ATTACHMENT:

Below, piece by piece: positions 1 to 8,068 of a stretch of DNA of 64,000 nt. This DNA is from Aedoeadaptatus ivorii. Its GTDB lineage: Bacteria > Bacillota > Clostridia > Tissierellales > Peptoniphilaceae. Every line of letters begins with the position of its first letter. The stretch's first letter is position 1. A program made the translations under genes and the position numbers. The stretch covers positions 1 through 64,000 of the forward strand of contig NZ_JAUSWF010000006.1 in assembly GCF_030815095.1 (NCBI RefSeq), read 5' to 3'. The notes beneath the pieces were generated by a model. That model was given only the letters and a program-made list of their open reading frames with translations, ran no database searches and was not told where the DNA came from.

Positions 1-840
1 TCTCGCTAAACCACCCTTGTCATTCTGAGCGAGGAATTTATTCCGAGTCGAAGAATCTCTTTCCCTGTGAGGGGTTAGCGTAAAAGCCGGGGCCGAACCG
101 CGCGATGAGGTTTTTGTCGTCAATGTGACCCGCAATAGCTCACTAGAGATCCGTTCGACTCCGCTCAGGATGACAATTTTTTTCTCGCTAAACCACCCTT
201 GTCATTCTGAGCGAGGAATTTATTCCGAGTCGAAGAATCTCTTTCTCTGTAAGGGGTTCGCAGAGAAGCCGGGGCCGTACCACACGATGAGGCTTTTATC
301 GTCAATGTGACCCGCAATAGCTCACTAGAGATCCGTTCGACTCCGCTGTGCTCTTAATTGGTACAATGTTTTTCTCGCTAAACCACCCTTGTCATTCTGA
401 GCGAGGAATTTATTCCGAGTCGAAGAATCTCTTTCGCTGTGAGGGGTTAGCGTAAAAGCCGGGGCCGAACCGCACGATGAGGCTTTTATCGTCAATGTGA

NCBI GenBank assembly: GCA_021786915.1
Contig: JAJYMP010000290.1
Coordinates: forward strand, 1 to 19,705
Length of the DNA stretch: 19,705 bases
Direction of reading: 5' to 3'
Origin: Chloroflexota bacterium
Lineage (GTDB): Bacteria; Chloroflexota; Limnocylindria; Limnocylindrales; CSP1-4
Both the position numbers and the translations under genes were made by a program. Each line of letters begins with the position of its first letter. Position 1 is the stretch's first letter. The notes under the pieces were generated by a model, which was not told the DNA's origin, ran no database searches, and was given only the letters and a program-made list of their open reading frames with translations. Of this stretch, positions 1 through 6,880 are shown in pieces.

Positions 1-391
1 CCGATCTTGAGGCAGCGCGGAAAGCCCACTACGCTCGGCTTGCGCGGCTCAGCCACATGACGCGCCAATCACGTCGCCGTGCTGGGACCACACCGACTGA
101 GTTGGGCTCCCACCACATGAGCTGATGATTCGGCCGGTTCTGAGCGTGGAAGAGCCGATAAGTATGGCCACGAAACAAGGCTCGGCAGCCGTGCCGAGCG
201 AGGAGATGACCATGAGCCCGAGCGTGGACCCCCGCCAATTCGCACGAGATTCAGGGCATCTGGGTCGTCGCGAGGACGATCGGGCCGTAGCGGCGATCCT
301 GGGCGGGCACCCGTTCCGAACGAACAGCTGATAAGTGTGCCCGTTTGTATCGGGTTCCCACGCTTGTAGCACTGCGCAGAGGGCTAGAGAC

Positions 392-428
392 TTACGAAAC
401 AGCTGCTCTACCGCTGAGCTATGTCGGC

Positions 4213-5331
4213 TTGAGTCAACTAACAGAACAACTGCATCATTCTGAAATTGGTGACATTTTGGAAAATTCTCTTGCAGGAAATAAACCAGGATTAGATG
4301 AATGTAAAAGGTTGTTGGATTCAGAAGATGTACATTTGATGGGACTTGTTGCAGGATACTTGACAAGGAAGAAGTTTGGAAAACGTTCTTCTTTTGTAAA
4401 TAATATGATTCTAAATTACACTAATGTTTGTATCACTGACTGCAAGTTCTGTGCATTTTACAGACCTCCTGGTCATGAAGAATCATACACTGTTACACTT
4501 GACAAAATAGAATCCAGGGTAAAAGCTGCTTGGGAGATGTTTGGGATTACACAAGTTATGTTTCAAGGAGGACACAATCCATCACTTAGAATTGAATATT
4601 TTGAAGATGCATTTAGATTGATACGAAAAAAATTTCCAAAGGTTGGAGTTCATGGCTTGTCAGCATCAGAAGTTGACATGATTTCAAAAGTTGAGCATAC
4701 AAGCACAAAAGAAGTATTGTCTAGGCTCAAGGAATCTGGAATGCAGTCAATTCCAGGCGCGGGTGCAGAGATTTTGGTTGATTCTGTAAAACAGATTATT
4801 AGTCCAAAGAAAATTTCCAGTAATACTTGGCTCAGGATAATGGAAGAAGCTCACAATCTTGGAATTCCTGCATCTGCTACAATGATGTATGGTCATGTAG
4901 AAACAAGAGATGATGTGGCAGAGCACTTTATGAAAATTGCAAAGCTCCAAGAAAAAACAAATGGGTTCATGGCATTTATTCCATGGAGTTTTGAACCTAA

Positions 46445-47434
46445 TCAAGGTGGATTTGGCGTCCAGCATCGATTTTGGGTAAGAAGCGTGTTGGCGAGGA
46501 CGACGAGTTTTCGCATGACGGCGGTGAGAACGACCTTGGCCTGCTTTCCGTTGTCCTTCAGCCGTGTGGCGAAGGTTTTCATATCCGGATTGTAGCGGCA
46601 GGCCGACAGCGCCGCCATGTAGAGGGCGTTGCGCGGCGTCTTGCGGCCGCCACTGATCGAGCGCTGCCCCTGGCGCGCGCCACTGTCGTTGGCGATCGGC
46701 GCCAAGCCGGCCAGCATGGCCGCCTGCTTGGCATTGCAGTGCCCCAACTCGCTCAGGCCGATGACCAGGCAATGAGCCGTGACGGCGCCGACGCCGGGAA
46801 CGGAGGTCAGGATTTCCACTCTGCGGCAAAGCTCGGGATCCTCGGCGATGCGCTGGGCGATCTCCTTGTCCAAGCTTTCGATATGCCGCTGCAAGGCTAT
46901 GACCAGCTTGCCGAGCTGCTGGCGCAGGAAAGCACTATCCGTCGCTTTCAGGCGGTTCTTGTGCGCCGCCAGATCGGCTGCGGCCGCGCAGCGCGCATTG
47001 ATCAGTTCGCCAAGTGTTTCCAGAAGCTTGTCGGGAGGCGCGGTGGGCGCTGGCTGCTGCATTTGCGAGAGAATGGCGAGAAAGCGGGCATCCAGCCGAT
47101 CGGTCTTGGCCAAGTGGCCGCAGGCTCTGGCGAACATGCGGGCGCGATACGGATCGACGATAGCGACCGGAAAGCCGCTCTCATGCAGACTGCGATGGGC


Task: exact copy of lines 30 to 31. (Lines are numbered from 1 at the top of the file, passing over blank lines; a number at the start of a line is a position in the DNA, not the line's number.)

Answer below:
4701 AAGCACAAAAGAAGTATTGTCTAGGCTCAAGGAATCTGGAATGCAGTCAATTCCAGGCGCGGGTGCAGAGATTTTGGTTGATTCTGTAAAACAGATTATT
4801 AGTCCAAAGAAAATTTCCAGTAATACTTGGCTCAGGATAATGGAAGAAGCTCACAATCTTGGAATTCCTGCATCTGCTACAATGATGTATGGTCATGTAG